- Belgaum had sanitation coverage of around 30 per cent till 2016
- Over 2,00,000 toilets will be completed by the end of December 2017
- The district aims to go ODF by March 2017
In Alakhanur village in Karnataka’s Belgaum, villagers would wake up early morning and line up outside the only available public toilet. Sometimes, when the toilet would run out of water, disappointed villagers would return to the adjacent fields in the village and relieve themselves. This practice, which went on for nearly two years was a stark reminder of prevalent situation of rural sanitation in numerous Indian villages. Despite the Swachh Bharat Abhiyan reaching the landmark of three years, Belgaum remained excluded from the sanitation mission’s shadow for a good two and a half years, when the number of toilets constructed was little more than just two hundred, till the end of 2016.
With a population of over six lakhs, Belgaum’s sanitation situation was one of the poorest in Karnataka. In 2012, a survey by the state government noted that over five lakh households were without toilets in the district. Though the Swachh Bharat Abhiyan began in 2014, as a district, Belgavi remained largely an underperformer in the two and a half years since the Abhiyan began. For many in the district, toilet building remained an elusive concept, something they thought was difficult to get involved in, fearing the cost of construction and maintenance may take a toll on them.
Belgavi has a rich history of being a culturally sound district, but in terms of human development indicators, was way behind. The lack of toilets especially, has always been a matter of concern but little has been done to address them, until now. It was only at the end of last year that toilet construction in the district was taken up seriously, said R Ramachandran, Ex Deputy Commissioner, Belgaum District Panchayat.
The dismal sanitation scenario in the district, which bordered around 30 per cent even two years after the Swachh Bharat Abhiyan began, was an eyesore for the local administration, especially because no more than 2,000 toilets were added in the last three years. R. Ramachandran, who was the district commissioner in November 2016 convened a meeting between Ziladhikaris, local NGOs, self-help groups (SHGs) and addressed the sanitation scenario. Statistics showed how dismal the sanitation scenario was in the district, and the discussion resulted in the decision of building at least two lakh toilets by the end of 2017.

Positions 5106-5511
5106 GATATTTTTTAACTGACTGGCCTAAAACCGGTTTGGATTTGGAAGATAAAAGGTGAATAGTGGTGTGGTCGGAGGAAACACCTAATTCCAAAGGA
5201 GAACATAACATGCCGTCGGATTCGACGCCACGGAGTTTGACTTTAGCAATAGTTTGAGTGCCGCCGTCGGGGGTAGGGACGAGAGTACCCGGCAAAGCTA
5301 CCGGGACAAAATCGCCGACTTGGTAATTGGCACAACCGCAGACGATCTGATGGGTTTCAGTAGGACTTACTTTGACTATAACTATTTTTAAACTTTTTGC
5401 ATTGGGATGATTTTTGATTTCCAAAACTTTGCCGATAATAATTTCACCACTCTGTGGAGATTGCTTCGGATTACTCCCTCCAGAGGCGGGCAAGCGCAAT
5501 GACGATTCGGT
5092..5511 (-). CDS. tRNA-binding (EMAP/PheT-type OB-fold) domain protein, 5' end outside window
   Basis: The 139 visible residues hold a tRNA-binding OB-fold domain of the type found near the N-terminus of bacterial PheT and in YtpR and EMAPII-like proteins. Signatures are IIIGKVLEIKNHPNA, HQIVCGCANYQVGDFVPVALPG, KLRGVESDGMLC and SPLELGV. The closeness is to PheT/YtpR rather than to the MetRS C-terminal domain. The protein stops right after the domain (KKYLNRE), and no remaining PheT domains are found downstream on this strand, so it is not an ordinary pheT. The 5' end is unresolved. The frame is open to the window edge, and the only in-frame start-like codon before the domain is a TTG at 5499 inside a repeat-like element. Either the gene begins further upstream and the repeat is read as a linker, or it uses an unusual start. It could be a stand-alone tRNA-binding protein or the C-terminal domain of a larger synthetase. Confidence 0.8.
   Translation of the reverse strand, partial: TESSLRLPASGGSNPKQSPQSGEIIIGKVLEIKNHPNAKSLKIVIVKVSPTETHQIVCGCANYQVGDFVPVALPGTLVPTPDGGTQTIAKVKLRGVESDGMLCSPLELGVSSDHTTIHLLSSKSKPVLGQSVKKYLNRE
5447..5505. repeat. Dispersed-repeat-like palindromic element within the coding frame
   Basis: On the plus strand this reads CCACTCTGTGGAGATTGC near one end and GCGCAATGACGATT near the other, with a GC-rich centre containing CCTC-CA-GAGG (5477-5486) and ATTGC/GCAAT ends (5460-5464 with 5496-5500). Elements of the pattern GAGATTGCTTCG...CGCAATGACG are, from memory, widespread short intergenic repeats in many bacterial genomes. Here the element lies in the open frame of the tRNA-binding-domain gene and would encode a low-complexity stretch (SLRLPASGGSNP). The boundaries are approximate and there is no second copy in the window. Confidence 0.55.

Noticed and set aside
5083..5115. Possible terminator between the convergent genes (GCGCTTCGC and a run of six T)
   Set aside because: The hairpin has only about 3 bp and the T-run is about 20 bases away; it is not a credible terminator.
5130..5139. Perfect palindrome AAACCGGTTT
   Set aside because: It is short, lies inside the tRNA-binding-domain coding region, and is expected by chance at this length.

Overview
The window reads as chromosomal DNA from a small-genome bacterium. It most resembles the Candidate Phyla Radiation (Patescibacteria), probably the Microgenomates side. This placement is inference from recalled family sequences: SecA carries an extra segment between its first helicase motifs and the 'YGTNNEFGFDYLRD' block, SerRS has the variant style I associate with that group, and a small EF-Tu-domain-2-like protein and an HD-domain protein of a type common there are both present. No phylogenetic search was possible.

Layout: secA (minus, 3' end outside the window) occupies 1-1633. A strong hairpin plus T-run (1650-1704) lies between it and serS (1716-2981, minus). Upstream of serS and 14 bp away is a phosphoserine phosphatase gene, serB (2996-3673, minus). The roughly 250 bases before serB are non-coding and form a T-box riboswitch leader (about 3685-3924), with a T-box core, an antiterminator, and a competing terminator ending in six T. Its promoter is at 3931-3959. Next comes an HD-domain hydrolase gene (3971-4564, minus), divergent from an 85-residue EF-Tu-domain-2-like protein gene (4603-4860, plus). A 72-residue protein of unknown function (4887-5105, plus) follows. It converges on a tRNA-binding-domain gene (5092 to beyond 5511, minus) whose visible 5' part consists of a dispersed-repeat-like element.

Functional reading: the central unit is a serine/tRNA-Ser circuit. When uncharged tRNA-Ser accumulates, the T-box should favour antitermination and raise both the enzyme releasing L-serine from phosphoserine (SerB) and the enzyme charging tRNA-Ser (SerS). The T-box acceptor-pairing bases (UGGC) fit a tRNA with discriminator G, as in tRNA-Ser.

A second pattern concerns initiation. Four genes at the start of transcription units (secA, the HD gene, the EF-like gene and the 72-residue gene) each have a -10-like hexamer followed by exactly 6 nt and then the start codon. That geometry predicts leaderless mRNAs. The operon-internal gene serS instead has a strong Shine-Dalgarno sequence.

While becoming open defecation free is of course the ultimate aim, the scenario was so bleak that we decided to break down the targets year wise. For 2017, we targeted to build two lakh toilets, said Mr Ramachandran.
Between November 2016 and April 2017 officials from the district were trained not only about the concepts of toilet building, but also on how to make residents aware of the whole mission, the amount they will receive on constructing toilets and assisting NGOs and SHGs wherever required, throughout the duration of the project.
By August 2017, 40,867 toilets were completed in the district, while work is currently going on in the construction of 1,30,000 plus toilets. Of the 40,867, 34,679 were for below poverty level families, while the rest of the toilets were for above poverty level families. The funds were also promptly released by the commissioner, who himself monitored the allocation and release on a day-to-day basis. One of the innovative steps taken by the administration was to ensure that taluk officers and panchayat development officers monitored the sanitation scenario regularly, especially in villages where the number of toilets was very low. This ensured that construction was completed at a rapid pace in such villages.
Belgaum has become the fifth district in Karnataka to build such high number of toilets. While the district is still quite far away from meeting the open defecation free target, the pace of construction has given the administration hope that ODF target is not unachievable, especially the pace with which toilets in the district are being constructed.
We are carrying the pace of toilet construction that was started during the earlier commissioner’s tenure and by the end of next year, the district will become open defecation free The contribution of the villagers must be acknowledged as they have come out wholeheartedly in the whole toilet construction campaign. We are now aiming for the ODF status by March 2017, said S. Ziyaullah, Deputy Commissioner, Belgaum District.
Belgaum is another successful example of district administration partnering with local population to completely reverse the existing sanitation scenario. For a district which needs over five lakh toilets to be built to become ODF, building of two lakh toilets in a single year, is an achievement worth celebrating.